Mr. Bartlett made frequent references in the classroom to students’ prospective careers as fast food workers and the connections between that future and what he was teaching them. In this vein, he emphasized certain procedures repeatedly, such as having students write their name, block 5 and date in the upper right hand corner of each paper (above, rather than below the line), and never writing in pencil.


As he felt students best responded to reward and punishment, the consequences for not paying attention to format were severe, as in the following excerpt, in which Shawna has written an assignment in pencil rather than in pen.


Shawna:[to Mr. Bartlett] Couldn’t you give me a warning?

Mr. Bartlett: Shawna, you talk too much. I’ve told you that I don’t accept pencil before.

He refuses to accept the assigment.


Much time was spent on such procedural matters, with Mr. Bartlett repeatedly chiding or criticizing students for their inattention to his formatting rules. At times, students became exasperated with this aspect of the class, and refused to redo assignments or take quizzes that Mr. Bartlett would not accept for violations of format.


In contrast with the painstaking (and high stakes) emphasis on format, Mr. Bartlett’s attention to the content and pedagogy of the course was rudimentary. As Monique, an African American ninth grader, described the curriculum,


We just talk about states, like the mid-west states, the northeast and the south and stuff. And their climate and like the natural resources and the land regions…we just read the sections that’s reviewed and like he gives us quizzes like every day. For every chapter. I mean on every section. And like every Friday you have a test.


In his class, he employed a single series of teaching activities: read a section, complete the section handout, take the section quiz, repeat daily for five days, then take the chapter test. His dedication to this method was so unwavering, that at times he lost track of where the class was in the sequence and asked students to turn in assignments they had already submitted. Once, to the exasperation of his students, he mistakenly gave the same quiz on a Friday and the succeeding Monday, without any time spent in between on reviewing the material. He covered up this mistake by referencing his authority to “check whether you did the reading.”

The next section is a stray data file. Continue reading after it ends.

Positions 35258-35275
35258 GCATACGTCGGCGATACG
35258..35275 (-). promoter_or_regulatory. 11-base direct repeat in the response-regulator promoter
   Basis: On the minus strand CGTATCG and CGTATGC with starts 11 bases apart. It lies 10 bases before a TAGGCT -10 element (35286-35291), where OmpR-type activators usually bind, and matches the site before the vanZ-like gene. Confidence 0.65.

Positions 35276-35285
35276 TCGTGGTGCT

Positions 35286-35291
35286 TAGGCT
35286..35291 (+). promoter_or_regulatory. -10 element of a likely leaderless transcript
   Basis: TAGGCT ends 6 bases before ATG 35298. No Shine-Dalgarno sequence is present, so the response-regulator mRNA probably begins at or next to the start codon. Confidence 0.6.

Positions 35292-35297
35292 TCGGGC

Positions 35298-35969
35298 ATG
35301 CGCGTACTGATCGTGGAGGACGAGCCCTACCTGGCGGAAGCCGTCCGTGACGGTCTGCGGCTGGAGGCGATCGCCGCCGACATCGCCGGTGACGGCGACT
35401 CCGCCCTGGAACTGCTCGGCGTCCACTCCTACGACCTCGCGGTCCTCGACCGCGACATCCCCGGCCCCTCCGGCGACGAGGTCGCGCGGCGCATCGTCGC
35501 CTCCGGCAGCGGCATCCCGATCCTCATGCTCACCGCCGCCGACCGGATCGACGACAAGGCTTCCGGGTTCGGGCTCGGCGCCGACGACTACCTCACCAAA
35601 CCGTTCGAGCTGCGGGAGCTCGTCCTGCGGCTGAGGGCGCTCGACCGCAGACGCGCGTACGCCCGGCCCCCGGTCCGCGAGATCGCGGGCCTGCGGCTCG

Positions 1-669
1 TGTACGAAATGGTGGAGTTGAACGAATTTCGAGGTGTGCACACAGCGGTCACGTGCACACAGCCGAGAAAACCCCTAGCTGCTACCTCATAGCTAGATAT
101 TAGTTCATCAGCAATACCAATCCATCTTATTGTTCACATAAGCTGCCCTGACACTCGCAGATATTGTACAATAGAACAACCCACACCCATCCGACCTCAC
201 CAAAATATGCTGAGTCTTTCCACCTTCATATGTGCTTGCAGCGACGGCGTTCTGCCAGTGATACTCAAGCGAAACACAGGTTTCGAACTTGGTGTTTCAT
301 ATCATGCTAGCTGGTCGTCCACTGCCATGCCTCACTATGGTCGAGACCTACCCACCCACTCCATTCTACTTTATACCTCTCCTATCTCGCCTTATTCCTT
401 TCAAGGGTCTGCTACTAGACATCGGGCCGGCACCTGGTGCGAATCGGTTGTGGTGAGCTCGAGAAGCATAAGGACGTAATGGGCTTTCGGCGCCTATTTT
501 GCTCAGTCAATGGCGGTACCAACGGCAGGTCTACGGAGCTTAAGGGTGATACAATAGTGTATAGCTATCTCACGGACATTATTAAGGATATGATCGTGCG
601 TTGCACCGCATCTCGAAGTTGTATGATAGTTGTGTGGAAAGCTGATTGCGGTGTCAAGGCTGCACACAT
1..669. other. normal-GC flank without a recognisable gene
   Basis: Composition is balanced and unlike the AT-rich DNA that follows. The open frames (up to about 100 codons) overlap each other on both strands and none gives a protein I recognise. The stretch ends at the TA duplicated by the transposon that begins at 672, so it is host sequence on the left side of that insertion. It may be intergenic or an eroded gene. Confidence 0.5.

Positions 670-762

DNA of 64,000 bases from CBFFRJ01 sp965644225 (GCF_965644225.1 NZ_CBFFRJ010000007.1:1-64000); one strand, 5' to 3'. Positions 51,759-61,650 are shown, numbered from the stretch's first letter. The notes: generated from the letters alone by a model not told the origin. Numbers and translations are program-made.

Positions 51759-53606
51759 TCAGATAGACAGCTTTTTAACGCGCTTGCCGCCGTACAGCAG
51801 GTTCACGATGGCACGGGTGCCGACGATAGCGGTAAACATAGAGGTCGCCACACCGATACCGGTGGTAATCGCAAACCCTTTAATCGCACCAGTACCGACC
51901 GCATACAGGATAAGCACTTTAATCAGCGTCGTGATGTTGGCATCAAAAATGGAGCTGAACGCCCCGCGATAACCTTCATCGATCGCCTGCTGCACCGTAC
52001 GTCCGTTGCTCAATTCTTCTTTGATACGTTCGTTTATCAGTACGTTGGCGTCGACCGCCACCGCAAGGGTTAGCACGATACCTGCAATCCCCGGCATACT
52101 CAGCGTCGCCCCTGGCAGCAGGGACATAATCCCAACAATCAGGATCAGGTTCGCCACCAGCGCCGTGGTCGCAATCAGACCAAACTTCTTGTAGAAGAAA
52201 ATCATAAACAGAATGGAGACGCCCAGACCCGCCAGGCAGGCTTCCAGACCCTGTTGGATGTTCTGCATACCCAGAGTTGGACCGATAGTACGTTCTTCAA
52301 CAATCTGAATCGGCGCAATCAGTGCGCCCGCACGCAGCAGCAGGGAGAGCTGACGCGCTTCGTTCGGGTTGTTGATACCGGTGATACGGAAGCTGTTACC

Mr. Barlett rarely deviated from this pattern of seatwork, quizzing and testing, all taken straight from the textbook. He frowned on the idea of students working together, commenting “Why should her brainpower be given freely to him?” when asked about his separation of two students who were helping each other with an assignment. He complained he did not have enough time to use recommended detracking strategies such as group work, saying,


Because of the time constraint, and I know 80 minutes sounds like a large…period of time, usually it’s [assigning students to work together] just…by row, it’s a lot easier going “break you down in your row and here’s your assignment.”


Despite this claim to be short on time, large amounts of class time were wasted each day. It was not unusual for Mr. Barlett to spend 10–15 minutes getting class started at the beginning of a session, and an equivalent amount of time at the end of class during which activities tapered off and students were told they could get started on their homework. This was particularly disturbing in that, due to the block schedule structure, students were supposed to complete an entire year of social studies in one semester. The large amounts of non-instructional time in each class period in a course already compressed into one semester resulted in a truncated treatment of world history.